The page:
TOKYO (AP) — Asian shares traded mixed Thursday as pessimism spread among investors about any imminent interest rate cut in the United States.
Japan's benchmark Nikkei added 0.5% in morning trading to 35,637.01. Australia's S&P/ASX 200 slipped 0.5% to 7,357.40. South Korea's Kospi gained 0.6% to 2,450.00. Hong Kong's Hang Seng dipped nearly 0.2% to 15,251.64, while the Shanghai Composite dropped 2.3% to 2,768.90.
Wall Street slipped following another signal that it may have gotten too optimistic about when the Federal Reserve will deliver the cuts to interest rates.
The S&P 500 fell 26.77 points, or 0.6%, to 4,739.21. It’s the second-straight stumble for the index after it closed out its 10th winning week in the last 11 near its all-time high.
The Dow Jones Industrial Average dipped 94.45, or 0.3%, to 37,266.67, and the Nasdaq composite slumped 88.73, or 0.6%, to 14,855.62.
Rising yields in the bond market once again put downward pressure on stocks. Yields climbed after a report showed sales at U.S. retailers were stronger in December than economists expected.
While that’s good news for an economy that’s defied predictions for a recession, it could also keep upward pressure on inflation. That, in turn, could push the Federal Reserve to wait longer than traders expect to begin cutting interest rates after jacking them drastically higher over the past two years. Lower rates would relax the pressure on the economy and financial system, while also goosing prices for investments.
The yield on the 10-year Treasury jumped immediately after the retail-sales report and climbed from 4.06% to 4.10% Wednesday. Higher yields can crimp profits for companies, while also making investors less willing to pay high prices for stocks.
Higher yields hurt all kinds of investments, and high-growth stocks tend to be some of the hardest hit. Drops of 2% for Tesla and 0.9% for Amazon were among the heaviest weights on the S&P 500. The smaller companies in the Russell 2000 index also slumped as much as 1.5% before paring their loss to 0.7%.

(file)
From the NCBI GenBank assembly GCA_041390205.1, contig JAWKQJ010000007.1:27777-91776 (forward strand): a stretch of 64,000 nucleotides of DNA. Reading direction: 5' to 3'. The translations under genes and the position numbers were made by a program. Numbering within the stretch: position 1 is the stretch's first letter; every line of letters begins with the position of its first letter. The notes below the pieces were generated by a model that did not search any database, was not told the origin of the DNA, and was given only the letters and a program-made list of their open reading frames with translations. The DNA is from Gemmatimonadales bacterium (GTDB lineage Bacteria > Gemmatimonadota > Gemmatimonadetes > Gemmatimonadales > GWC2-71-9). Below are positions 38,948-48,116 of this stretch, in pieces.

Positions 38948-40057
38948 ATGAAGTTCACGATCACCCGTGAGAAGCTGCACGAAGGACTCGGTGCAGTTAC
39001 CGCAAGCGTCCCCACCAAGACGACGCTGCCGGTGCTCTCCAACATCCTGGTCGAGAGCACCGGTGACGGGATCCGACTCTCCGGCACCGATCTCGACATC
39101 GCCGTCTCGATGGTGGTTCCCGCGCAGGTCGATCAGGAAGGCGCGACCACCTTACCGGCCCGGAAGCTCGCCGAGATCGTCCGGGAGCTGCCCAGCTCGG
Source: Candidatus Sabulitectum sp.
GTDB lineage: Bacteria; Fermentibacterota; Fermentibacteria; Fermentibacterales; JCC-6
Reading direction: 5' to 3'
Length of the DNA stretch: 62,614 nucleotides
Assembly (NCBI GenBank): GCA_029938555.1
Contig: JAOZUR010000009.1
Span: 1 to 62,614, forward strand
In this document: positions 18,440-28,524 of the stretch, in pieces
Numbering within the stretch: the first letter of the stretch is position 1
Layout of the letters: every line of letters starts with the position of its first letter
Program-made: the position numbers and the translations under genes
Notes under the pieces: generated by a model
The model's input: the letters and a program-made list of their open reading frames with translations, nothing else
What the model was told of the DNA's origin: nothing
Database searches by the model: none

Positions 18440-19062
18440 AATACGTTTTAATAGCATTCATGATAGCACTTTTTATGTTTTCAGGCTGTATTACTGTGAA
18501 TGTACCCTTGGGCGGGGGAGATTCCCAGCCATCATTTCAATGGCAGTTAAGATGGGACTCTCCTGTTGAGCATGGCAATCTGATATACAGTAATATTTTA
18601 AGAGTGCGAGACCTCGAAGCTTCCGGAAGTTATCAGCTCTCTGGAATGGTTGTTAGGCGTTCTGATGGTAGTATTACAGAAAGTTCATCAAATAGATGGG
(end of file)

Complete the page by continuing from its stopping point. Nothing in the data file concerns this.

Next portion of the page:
The yield on the two-year Treasury, which more closely tracks expectations for the Fed, also jumped. It climbed from 4.22% to 4.34% Wednesday as traders trimmed their expectations for the Fed’s first rate cut to arrive in March. Traders are now betting on a less than 60% probability of that, down from roughly 70% a month earlier, according to data from CME Group.
A top Fed official, Gov. Christopher Waller, said Tuesday that the central bank could take its time before its next move on rates given how resilient the economy has remained.
“These comments leave a rate cut as early as March on the table but also indicate that such a move is not a done deal,” according to economists at Deutsche Bank led by Amy Yang.
On Wednesday, the head of the European Central Bank warned in a speech about the risks of cutting rates too soon.
Interest rates are one of the main levers that set stock prices. The other is corporate profits, and several companies reported weaker results Wednesday than analysts expected, including U.S. Bancorp and Big 5 Sporting Goods.
Charles Schwab reported stronger profit for the latest quarter than analysts expected, but its stock still fell 1.3%. Its revenue fell short of estimates, and analysts said its better-than-expected earnings were likely due in part to easier tax rates.
Spirit Airlines was under heavy pressure again and sank 22.5%. Its stock nearly halved the day before, after a U.S. judge blocked its purchase by JetBlue Airways out of fear that it would lead to higher airfares. JetBlue lost 8.7%.
In energy trading, benchmark U.S. crude rose 20 cents to $72.76 a barrel. Brent crude, the international standard, stood unchanged at $77.88 a barrel.
In currency trading, the U.S. dollar inched down to 148.03 Japanese yen from 148.11 yen. The euro cost $1.0894, up from $1.0886.
AP Business Writer Stan Choe contributed from New York. Yuri Kageyama is on X at https://twitter.com/yurikageyama.